If there's one thing that frustrates the affable Ajay Bijli, chairman and managing director of Indian cinema chain PVR, it is the fact that movie screening business is not taken seriously enough by policymakers in the country.
"Entertainment is seen as a bit of a frivolous business in the eyes of the government. They haven't really looked at the overall potential of it. So when I looked at countries like China and the U.S., I feel shortchanged," said Bijli who runs India's largest cinema chain.
Bijli was referring to India's entertainment tax and strict building bylaws that restrict the expansion of cinemas in the country.
The 48-year old Harvard graduate, who is widely regarded as the pioneer of multiplexes in India, has often described the country's entertainment tax as prohibitive.
At present, there's a 20 percent tax on the gross value of tickets in Delhi, and 45 percent in Mumbai.
"China opens about 3,000 to 4,000 screens a year. We barely manage about 300 screens. It is a staple form of entertainment for lots of Indian people, and I think if a little bit more attention is given to this industry, it can really go to a different height altogether," he said.
Speaking to Oriel Morrison for CNBC's Entrepreneur Asia: Power; Bijli said having the necessary discipline to cope with the high costs is key to survive in the business.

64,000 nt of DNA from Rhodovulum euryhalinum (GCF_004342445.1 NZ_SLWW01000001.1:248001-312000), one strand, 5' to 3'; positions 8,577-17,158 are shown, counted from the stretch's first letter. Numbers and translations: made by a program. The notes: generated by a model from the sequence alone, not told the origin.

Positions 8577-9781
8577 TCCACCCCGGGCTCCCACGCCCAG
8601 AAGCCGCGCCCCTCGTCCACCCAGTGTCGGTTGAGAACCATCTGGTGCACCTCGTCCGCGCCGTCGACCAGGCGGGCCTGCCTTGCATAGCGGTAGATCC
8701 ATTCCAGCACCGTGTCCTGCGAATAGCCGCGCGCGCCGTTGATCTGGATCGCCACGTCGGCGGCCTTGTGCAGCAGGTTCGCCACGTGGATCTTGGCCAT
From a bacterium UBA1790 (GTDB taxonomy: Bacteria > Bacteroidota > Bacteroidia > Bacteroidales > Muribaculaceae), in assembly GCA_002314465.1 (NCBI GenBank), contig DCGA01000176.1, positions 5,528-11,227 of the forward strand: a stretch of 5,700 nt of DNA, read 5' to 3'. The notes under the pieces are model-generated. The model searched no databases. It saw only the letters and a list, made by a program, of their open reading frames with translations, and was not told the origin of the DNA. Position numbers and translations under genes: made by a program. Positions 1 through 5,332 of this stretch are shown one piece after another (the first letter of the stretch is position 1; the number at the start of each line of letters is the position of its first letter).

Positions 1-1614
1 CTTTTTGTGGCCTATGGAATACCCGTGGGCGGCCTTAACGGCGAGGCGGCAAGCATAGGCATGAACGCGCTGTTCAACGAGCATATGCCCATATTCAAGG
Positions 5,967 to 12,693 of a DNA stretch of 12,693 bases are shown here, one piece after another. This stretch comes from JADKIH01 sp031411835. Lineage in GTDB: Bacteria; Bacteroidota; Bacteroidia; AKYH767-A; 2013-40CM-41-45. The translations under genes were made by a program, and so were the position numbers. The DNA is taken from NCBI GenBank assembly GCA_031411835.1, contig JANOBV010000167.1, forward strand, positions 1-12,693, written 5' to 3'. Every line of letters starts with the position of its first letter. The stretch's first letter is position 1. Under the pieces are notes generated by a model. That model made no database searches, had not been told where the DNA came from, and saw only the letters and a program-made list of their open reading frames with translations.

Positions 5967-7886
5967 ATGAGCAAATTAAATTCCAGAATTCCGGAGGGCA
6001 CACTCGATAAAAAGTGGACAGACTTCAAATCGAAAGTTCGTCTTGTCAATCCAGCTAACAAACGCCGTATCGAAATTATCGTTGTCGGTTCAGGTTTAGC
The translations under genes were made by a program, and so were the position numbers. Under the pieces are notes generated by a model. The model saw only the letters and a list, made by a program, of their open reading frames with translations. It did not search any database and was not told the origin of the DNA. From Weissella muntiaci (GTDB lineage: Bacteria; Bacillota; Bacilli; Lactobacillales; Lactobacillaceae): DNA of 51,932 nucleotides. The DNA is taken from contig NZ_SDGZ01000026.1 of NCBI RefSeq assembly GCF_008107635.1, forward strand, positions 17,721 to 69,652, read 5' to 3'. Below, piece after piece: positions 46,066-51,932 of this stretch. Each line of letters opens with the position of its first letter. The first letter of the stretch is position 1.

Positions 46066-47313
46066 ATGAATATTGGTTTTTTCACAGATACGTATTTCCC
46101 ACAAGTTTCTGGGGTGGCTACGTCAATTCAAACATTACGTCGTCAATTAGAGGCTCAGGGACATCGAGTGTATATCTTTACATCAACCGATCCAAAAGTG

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"We don't get overly optimistic about what the revenues are going to be. We keep them at realistic levels, at least when we're signing a lease. The rest depends on how we maximize our revenues from the footfalls that we generate," said Bijli.
That includes expanding to F&B, and other retail entertainment such as bowling. Nevertheless, the mainstay of PVR business remains very much on movie exhibition, and the company now has more than 460 screens in 44 cities across India.
"Indian films are vibrant and colorful. So I always felt like that transition from the world of make-believe to reality was too harsh. I believe it could become smoother, so even if you're exiting or entering the auditorium, you should still feel a very vibrant, make believe space. That was the idea, and the response was just phenomenal," he said.
It has been about two decades since Bijli embarked on his entrepreneurial journey to build quality cinemas for India, instead of taking over his family's main trucking business.
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Despite the risks he had to grapple with in the early days, it was a journey that he looks back with no regret
His advice to entrepreneurs is to build their business with the same passionate approach. "Find your calling, find your vocation, then stick to it and give it all you've got."